Unbeknownst to her, Director of the Disability Resource Center Mary Zabel’s colleagues across the Nevada System of Higher Education had something special planned for the 2021 Nevada AHEAD Conference. The Association on Higher Education and Disability “is the leading professional membership association for individuals committed to equity for persons with disabilities in higher education.” The Nevada chapter’s 2021 conference schedule included keynote speaker Randall Owen from the University of Nevada, Reno’s Nevada Center for Excellence in Disabilities, David Parker of the Children’s Resource Group and Dr. Danielle Moreggi of the Psychology Institute of Las Vegas. Listed in the schedule only as a special announcement was the inaugural Nevada AHEAD Lifetime Achievement Award and its unwitting surprise recipient, Mary Zabel.
Zabel started at the University in her role as director of the Disability Resource Center in 1996. She was, at this point, 13 years into her career, which began at the Disability Resource Center at Cypress College, a community college in California. Zabel worked as a learning disabilities specialist there for three years until earning the director role, which she held until 1995. Before making her way to the University of Nevada, Reno, Zabel founded the Disability Resource Center at Western Nevada College, serving as director from 1995 to 1996.
“Her passion for supporting students and ensuring they are all provided an equitable, accessible and inclusive education is her life’s work.”
She has also contributed to and/or held leadership positions in the Association of Higher Education and Disability, the Association of Educational Therapists and the Learning Disabilities Association of America. Her close involvement with Nevada AHEAD, including being a recent past president, was the reason the Lifetime Achievement Award didn’t make the conference schedule. Zabel’s colleagues wanted to surprise her, and they most certainly did.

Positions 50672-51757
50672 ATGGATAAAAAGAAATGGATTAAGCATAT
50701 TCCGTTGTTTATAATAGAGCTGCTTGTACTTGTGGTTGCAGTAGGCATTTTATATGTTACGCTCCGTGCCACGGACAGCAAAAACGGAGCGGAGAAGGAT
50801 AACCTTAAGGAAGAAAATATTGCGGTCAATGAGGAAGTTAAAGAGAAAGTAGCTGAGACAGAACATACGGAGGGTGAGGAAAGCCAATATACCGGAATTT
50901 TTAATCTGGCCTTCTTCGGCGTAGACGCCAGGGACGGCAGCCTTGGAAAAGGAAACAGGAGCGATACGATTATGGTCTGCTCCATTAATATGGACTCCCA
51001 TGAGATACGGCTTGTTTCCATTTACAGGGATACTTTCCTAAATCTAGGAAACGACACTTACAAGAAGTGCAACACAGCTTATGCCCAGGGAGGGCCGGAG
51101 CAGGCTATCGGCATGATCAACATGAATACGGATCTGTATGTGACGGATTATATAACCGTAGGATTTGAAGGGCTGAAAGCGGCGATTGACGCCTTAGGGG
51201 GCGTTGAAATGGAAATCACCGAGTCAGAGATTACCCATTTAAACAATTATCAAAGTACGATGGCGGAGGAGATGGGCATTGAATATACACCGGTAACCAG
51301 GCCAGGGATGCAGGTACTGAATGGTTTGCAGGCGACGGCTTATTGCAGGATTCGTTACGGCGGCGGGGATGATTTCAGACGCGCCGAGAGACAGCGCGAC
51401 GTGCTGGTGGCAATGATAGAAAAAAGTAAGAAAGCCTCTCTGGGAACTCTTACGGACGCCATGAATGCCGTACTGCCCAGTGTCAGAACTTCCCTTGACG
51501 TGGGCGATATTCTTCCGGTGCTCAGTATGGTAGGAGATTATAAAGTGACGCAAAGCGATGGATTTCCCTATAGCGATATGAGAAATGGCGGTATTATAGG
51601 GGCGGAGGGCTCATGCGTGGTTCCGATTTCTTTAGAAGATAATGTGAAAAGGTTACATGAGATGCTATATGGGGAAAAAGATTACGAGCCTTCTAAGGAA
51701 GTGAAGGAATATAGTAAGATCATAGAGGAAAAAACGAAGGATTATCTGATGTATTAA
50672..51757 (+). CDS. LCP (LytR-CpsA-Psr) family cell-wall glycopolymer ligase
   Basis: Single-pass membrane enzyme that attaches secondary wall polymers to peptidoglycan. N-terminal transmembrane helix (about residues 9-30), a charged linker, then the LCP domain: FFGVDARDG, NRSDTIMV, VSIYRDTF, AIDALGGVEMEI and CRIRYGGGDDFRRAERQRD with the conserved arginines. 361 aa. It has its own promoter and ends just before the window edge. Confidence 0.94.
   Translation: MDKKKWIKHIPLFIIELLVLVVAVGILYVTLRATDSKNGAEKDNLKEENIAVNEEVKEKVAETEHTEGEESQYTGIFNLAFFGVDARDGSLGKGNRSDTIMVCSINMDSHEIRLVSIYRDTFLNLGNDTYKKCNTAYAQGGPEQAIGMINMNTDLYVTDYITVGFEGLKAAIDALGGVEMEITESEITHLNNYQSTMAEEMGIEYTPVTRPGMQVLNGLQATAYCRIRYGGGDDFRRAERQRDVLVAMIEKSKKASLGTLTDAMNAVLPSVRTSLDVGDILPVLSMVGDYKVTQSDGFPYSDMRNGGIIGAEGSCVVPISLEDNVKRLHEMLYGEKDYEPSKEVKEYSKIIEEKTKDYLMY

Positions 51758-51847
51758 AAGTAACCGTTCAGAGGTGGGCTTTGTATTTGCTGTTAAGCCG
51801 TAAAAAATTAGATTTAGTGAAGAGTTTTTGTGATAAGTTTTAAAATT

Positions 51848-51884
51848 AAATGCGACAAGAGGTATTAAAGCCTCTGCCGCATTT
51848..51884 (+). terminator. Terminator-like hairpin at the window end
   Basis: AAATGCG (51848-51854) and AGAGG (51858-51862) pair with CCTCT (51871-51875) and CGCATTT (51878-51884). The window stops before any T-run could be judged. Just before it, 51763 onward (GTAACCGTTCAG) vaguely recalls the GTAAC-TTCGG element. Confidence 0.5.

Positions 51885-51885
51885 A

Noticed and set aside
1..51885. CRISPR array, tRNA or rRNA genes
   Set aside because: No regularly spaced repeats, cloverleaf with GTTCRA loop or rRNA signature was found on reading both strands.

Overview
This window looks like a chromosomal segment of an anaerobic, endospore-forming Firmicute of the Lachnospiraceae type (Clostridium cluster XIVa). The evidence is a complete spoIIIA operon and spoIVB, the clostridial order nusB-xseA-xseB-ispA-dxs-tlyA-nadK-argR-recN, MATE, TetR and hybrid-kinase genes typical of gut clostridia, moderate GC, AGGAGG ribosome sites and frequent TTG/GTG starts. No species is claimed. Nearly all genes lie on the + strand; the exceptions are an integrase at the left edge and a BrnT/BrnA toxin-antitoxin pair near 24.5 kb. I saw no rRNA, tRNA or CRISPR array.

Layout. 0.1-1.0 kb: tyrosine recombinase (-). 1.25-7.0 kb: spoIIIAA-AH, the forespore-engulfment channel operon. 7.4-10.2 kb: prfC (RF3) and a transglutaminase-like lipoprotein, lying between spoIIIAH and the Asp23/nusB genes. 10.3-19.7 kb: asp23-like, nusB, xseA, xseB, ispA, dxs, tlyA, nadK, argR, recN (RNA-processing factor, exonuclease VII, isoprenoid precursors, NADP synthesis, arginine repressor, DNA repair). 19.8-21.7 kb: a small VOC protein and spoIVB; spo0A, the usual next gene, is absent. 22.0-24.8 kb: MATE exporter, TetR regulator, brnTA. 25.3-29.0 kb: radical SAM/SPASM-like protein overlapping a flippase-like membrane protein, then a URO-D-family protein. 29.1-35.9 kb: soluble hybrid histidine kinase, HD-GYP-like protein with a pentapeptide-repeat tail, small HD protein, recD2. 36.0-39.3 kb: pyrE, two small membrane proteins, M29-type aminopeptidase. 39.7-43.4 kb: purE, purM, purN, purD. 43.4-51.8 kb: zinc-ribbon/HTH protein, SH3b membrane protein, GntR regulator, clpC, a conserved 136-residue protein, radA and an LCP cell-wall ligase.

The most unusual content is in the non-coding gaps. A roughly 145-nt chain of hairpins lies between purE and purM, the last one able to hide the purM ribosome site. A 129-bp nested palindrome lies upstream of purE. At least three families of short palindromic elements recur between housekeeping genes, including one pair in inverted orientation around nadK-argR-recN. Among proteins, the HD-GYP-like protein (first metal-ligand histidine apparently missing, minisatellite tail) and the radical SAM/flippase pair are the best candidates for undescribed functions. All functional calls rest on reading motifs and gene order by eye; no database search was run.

“It is an absolute honor to receive this award from my NSHE colleagues, for whom I hold the utmost respect,” Zabel said. “I know I would not have received this recognition were it not for my amazing DRC team/family. I want to thank them for their dedication and service.”
Zabel’s team/family at the Disability Resource Center think she’s pretty amazing herself.
“I’ve been working with Mary for 20 years,” Assistant Director of the Disability Resource Center Mary Anne Christensen said. “Every staff member, including me, has been allowed to explore ideas, explore new possibilities and programs. We never would have had the peer mentor program if it weren’t for Mary. We never would have collaborated with other campus departments the way we do now without her vision. In the time she’s been here, I think she’s really changed campus for the better to make it a more accessible place.”
Christensen, who started work with Zabel first as a freelance interpreter and then as a graduate student intern, explained that a lot of programs now present throughout NSHE exist because Zabel started them here at the University. “We have a reduced course load policy because of Mary,” she said. “We have a foreign language course substitution. We have a one-credit math equivalency course for core math.”
Beyond all of the professional associations and the impressive career, it’s clear that Zabel’s true passion is working directly with students. This is widely regarded as Zabel’s greatest strength, as well, something she passes on to every member of her team.
“In the 6 years that I have been fortunate to work under Mary, she has without hesitation shared her profound knowledge, insight and understanding of how the Americans with Disabilities Act applies to higher education,” Assistant Director of the Disability Resource Center Shane Carter said. “Her passion for supporting students and ensuring they are all provided an equitable, accessible and inclusive education is her life’s work; it is present in all of the individualized attention she provides our students and the decisions that are made to keep our Institution in compliance.”
Fortunately for the University, Zabel’s award-winning career is still in full swing. She continues to dedicate herself to the cause. “Mary embodies the holistic ideals of diversity and inclusion that we all strive to obtain as contributing members of a civically engaged and progressive society,” said Carter. “Our DRC staff are blessed to have such an amazing mentor and person guiding our campus culture and community.”
Photos taken before pandemic and current mandates.